What is it?
Total dissolved solids (TDS) are made up of inorganic salts (magnesium, potassium, calcium, bicarbonates, sodium, chlorides, and sulfates) and some small amounts of organic matter that are dissolved in water.
Why is it important?
A high concentration of dissolved solids on its own is usually not a health hazard. In fact, the mineral water you buy in stores have naturally elevated levels of dissolved solids. However, a high concentration of TDS can be an indicator that harmful contaminants, such as iron, manganese, sulfate, bromide and arsenic, may be present in the water due to human pollution. It also affects the hardness of the water.
What does it mean?
These are normally only measured in freshwater systems. Salinity measures some of the ions that are included in the definition of Total Dissolved Solids. According to Health Canada: “An aesthetic objective of ≤500 mg/L has been established for total dissolved solids (TDS) in drinking water. At higher levels, excessive hardness, unpalatability, mineral deposition and corrosion may occur. At low levels, however, TDS contributes to the palatability of water.”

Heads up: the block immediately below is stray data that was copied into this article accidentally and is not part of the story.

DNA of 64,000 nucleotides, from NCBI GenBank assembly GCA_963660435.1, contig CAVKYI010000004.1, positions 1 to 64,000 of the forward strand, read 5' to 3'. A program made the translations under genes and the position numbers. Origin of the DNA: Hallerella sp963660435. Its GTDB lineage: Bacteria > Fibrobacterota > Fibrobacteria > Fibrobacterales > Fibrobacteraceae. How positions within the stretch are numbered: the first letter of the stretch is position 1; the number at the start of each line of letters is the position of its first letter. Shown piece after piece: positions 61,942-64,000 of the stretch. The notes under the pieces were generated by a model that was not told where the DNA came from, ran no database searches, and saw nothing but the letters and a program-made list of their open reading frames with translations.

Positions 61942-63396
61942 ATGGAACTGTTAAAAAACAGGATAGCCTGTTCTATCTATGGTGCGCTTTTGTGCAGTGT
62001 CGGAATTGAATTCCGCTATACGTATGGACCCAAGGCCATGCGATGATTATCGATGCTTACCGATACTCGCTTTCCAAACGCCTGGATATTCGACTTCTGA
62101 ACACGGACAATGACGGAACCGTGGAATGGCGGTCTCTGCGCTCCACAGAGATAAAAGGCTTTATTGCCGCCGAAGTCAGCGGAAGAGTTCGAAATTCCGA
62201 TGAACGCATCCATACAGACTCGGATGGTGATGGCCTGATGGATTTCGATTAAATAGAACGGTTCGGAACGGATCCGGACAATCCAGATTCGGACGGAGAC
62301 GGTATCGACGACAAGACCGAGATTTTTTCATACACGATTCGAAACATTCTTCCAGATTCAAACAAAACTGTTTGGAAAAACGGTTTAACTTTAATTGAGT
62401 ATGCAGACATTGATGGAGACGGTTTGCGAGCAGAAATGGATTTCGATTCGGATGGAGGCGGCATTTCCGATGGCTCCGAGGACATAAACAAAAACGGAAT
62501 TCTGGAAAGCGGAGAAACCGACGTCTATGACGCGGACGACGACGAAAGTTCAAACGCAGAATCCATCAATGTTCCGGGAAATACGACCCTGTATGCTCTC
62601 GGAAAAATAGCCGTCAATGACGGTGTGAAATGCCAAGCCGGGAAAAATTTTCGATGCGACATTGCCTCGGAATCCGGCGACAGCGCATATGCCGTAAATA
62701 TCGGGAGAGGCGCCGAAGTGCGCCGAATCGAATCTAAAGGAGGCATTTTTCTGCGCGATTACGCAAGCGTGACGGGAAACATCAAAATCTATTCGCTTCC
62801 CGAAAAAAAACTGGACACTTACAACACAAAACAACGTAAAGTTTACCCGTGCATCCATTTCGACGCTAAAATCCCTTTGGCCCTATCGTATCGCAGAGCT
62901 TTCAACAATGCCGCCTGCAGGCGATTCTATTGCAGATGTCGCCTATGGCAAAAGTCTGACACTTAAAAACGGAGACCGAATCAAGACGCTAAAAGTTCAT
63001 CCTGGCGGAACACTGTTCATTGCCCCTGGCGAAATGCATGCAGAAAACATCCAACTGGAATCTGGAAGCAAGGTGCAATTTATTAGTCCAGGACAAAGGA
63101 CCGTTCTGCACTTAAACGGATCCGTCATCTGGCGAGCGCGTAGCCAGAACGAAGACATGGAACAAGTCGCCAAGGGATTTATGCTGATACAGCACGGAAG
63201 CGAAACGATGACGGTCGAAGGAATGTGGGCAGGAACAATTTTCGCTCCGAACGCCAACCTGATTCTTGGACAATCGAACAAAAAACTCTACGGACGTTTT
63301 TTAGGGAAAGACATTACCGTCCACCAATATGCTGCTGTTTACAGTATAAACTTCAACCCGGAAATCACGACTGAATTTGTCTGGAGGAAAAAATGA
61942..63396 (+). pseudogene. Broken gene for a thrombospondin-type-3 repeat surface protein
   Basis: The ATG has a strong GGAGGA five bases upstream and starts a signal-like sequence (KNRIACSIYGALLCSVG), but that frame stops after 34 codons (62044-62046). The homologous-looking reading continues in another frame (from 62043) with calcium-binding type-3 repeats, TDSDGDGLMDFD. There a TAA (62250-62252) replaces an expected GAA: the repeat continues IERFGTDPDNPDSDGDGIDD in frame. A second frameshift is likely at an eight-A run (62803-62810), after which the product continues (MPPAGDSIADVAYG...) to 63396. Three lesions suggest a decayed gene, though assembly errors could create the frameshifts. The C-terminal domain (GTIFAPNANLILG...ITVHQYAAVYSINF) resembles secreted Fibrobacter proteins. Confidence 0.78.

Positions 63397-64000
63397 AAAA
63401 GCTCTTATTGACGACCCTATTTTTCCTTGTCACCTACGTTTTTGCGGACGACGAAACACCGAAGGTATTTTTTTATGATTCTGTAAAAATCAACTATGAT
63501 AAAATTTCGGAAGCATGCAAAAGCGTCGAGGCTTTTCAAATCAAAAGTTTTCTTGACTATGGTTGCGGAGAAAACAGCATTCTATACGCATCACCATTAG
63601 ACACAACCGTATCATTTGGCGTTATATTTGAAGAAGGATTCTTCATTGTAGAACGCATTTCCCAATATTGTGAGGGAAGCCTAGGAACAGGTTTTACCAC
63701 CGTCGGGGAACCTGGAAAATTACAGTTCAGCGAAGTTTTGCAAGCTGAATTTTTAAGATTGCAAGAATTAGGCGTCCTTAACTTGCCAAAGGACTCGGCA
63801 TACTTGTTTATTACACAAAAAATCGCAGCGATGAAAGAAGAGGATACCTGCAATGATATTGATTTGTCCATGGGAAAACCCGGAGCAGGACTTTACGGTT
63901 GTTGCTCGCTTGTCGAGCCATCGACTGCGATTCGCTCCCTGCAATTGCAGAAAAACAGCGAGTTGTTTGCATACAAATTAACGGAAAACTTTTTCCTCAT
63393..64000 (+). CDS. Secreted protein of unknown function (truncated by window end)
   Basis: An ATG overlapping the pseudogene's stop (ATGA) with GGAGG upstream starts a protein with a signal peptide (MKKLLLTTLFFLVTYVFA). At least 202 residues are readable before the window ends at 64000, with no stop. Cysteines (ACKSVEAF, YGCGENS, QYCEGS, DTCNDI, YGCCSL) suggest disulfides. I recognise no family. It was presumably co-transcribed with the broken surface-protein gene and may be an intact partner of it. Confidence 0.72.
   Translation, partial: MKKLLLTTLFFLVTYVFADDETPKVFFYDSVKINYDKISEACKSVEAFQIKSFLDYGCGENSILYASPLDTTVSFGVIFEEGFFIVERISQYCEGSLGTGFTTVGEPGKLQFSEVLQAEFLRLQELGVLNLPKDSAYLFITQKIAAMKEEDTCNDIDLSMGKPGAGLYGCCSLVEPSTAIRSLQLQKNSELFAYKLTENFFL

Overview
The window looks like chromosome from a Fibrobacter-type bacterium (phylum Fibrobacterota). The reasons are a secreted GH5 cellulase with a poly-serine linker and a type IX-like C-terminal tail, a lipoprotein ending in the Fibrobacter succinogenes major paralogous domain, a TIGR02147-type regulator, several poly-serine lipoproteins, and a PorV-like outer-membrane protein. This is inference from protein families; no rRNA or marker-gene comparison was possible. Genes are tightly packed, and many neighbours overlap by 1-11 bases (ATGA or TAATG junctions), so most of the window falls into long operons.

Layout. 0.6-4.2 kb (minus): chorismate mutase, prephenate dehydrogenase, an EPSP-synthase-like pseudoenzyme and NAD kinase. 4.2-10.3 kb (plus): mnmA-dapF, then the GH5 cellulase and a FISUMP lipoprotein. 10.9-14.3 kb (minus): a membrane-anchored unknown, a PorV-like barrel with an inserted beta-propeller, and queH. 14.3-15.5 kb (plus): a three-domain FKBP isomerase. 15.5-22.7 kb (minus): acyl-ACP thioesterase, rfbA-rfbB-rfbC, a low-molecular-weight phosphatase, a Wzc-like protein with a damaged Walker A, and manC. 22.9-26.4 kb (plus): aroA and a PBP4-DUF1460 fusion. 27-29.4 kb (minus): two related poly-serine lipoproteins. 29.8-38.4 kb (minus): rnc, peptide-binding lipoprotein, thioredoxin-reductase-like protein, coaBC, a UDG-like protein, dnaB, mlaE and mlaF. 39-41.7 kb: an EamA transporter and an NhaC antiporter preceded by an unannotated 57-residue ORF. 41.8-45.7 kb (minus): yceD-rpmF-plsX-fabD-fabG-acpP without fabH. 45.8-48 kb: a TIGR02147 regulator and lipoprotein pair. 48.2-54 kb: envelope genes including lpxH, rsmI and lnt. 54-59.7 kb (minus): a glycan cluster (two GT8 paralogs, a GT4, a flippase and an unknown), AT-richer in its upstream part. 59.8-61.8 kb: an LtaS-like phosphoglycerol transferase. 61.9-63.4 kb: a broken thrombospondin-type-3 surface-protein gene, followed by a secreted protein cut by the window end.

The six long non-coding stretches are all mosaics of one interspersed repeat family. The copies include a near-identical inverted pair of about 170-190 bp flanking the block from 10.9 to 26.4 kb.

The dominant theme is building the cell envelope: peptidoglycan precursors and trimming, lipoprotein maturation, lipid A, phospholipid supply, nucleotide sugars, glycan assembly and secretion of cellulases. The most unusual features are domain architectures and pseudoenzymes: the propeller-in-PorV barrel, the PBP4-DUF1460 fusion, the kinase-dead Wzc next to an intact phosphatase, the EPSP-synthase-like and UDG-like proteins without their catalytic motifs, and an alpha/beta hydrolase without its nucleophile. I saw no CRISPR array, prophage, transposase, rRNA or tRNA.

Water Rangers Protocol
The Water Rangers conductivity meter can also give you readings for TDS, however, since it’s a straight conversion, we do not record it. Other protocols may use TDS instead of conductivity. The other main test used to measure TDS is gravimetric analysis.
Contributing to the community!
Water Rangers is citizen-scientist led. So, if you have any questions, ideas, or notice any errors related to conductivity, please tell us!